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The Outlook for the Technical Writing Job Market

25th April 2012 Posted in Blog, Career Development, Technical Writers 6 Comments

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The job hunt is on everyone’s mind – whether you’re looking for work or not.  So, what is the outlook for technical writing jobs?  

According to the Bureau of Labor Statistics, the technical writing job market seems to be growing, and it comes as no surprise to those who already use technical writers in their business.

According to the BLS…

The latest figures posted for technical writers are:

  • 2010 Median Pay: $63,280 per year or $30.42 per hour
  • Entry-Level Education: Bachelor’s degree
  • Work Experience in a Related Occupation: 1 to 5 years
  • On-the-job Training: Short-term on-the-job training
  • Number of Jobs, 2010: 49,500
  • Job Outlook, 2010-20: 17% (About as fast as average)
  • Employment Change, 2010-20: +8,500

According to these figures, the technical writing job market is growing about as fast as the average career.  For those looking to hire technical writers, these facts also show that technical writing is a skilled market, one in which the writers have at least a Bachelor’s Degree from an accredited university or college.

With more companies turning to technical writers for support, it becomes clear that traditional writing is becoming more and more specialized. Medical organizations require writers who are familiar with technical writing tools and formats, and information technology companies need writers who can turn technical processes into easy-to-follow user documentation.

While it’s clear that technical writing is a growing career field, what isn’t clear is how this will impact the market as a whole.  Does more technical writing job growth lead to better writing and more available information?

Related topics:
Which Skill Sets are Important for Technical Writers?
Hiring Contract Technical Writers
5 Secrets to Successful Interviewing and Hiring

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  1. By Kaion 25th, April 2012 at 2:04 pm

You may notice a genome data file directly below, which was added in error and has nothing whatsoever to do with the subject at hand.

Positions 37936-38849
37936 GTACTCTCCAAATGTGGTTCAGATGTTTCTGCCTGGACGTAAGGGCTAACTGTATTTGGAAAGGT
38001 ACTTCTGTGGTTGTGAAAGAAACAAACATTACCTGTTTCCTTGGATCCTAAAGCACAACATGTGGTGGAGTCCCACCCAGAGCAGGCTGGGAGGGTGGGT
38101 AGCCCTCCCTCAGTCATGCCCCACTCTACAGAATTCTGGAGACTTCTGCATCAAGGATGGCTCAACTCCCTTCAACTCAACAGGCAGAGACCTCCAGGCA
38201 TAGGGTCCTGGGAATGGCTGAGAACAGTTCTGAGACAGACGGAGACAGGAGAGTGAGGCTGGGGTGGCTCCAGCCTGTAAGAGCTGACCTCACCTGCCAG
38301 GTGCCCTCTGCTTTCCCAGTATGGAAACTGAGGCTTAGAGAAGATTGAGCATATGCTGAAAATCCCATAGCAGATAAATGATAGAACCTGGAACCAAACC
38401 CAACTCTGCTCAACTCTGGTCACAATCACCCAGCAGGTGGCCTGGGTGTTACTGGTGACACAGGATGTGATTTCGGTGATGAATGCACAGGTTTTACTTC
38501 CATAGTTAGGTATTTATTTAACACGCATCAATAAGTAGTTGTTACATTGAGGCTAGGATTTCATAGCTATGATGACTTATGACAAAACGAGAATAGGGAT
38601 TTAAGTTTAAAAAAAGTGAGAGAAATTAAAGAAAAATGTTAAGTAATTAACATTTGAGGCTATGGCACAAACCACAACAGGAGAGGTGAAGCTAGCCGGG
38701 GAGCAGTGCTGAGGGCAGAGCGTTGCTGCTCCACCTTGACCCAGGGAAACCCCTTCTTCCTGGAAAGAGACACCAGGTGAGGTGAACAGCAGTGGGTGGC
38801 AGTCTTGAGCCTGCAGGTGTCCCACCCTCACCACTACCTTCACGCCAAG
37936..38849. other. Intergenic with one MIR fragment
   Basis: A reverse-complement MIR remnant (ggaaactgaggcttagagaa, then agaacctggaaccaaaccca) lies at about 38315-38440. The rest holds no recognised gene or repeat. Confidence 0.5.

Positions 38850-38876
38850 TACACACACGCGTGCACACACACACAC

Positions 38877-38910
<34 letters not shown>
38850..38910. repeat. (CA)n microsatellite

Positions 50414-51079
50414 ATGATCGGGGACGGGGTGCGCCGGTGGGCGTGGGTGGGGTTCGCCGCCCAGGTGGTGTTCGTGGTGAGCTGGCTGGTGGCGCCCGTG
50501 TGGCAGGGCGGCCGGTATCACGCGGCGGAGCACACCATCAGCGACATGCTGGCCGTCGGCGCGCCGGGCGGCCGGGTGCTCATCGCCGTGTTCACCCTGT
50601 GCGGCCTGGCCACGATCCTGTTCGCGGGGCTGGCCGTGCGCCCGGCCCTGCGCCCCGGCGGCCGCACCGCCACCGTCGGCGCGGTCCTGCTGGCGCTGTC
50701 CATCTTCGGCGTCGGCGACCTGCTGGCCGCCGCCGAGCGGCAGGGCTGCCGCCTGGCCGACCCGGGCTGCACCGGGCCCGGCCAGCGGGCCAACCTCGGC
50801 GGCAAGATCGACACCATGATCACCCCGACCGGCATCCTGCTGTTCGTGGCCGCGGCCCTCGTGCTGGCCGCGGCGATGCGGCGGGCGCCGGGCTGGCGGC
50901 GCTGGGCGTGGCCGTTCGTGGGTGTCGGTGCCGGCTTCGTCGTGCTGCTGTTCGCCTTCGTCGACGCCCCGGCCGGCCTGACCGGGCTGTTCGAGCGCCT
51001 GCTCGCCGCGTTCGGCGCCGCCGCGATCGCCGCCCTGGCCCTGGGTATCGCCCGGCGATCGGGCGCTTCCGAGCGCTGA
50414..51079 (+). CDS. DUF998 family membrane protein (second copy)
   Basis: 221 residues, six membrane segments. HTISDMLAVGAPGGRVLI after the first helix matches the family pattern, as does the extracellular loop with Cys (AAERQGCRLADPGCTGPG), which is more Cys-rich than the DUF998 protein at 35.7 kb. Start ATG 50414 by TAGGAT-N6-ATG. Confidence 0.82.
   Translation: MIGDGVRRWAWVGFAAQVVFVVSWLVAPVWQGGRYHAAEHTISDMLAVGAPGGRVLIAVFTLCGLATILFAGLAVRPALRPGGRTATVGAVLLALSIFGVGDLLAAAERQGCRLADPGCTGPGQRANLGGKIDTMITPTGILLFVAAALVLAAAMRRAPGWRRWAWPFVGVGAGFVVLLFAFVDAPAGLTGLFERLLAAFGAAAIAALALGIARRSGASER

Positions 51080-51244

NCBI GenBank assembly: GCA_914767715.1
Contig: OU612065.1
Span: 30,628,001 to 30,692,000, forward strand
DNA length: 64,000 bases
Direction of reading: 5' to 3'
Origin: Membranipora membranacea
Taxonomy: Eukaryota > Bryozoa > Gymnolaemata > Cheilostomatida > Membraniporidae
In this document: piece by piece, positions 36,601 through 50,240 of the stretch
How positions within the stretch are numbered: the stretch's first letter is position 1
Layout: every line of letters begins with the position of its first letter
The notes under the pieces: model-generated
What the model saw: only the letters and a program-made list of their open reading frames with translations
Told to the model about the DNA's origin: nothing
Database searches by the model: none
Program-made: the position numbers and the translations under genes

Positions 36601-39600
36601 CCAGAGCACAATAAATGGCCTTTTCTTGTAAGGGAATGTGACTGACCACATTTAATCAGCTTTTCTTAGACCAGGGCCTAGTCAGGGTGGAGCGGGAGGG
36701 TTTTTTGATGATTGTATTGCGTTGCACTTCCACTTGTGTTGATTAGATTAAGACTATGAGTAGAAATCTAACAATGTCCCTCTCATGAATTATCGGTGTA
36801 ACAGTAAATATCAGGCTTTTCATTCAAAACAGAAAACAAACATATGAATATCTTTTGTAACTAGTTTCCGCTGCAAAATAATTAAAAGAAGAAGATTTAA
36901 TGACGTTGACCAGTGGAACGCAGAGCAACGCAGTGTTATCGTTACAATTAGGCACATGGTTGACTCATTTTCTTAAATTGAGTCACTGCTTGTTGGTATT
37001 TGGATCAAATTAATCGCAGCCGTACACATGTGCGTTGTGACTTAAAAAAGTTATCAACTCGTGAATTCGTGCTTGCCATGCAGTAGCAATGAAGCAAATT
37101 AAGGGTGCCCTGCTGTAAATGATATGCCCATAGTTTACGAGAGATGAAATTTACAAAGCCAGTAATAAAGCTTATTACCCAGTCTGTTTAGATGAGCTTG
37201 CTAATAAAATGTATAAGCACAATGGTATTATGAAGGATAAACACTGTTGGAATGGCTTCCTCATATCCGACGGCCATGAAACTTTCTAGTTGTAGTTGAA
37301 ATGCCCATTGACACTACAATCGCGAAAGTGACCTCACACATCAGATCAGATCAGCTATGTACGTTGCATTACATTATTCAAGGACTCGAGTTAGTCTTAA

I think there is no relation between tech comm job growth and the other two phenomena you mentioned.

    All else being equal, a growing job market means there will be more people doing that job in every imaginable quality level, from really bad to excellent. I dare say that even if every single newly created tech writing job is filled by someone holding a B.A., an improvement in tech writing “out there” would be impossible to measure, mainly because a B.A. does not guarantee you are a good tech writer.

    All else being equal, the additional information made available by an extra 8,500 tech writers will also be very hard to measure, because most information growth will come from just about everybody else, from the proverbial kitten videos to excellent tech comm, written by people who started doing tech comm in 1992 or 2012 who call themselves “technical writers” or something else.

  2. By editoron 25th, April 2012 at 2:39 pm

    Kai – Thanks for your excellent, insightful comment.

  3. By Paulon 25th, April 2012 at 4:47 pm

    May I ask where, geographically, this growth is happening? This is exciting news – but hopefully it also translates into new entry points into the profession.

  4. By editoron 26th, April 2012 at 5:33 pm

    Paul – The BLS really doesn’t break it down by region, although they do provide a look at the economy at a glance for regions across the U.S. Arlington, VA (DC area) and Silicon Valley are areas that offer continuing opportunity, and you might be able to get more info out of the latest STC survey.

  5. By senior tech writeron 4th, March 2013 at 3:46 am

    This article fails to mention some very important things.Technical writing, like most of information tech, has been outsourced. You’re lucky to get short-term jobs through staffing firms. Benefits (if any) are often self paid. There is little to no upward mobility.

  6. By editoron 4th, March 2013 at 1:34 pm

    Senior tech writer – this has been going on for years now (at least 10), and it’s not just IT. Paid benefits – and especially pension benefits – are getting harder and harder to find across many professions. We were merely citing information from the BLS, and, keep in mind, everything is relative and we said that technical writing is “growing about as fast as the average career.” You’ll often find both contract and permanent positions on our Jobs page –

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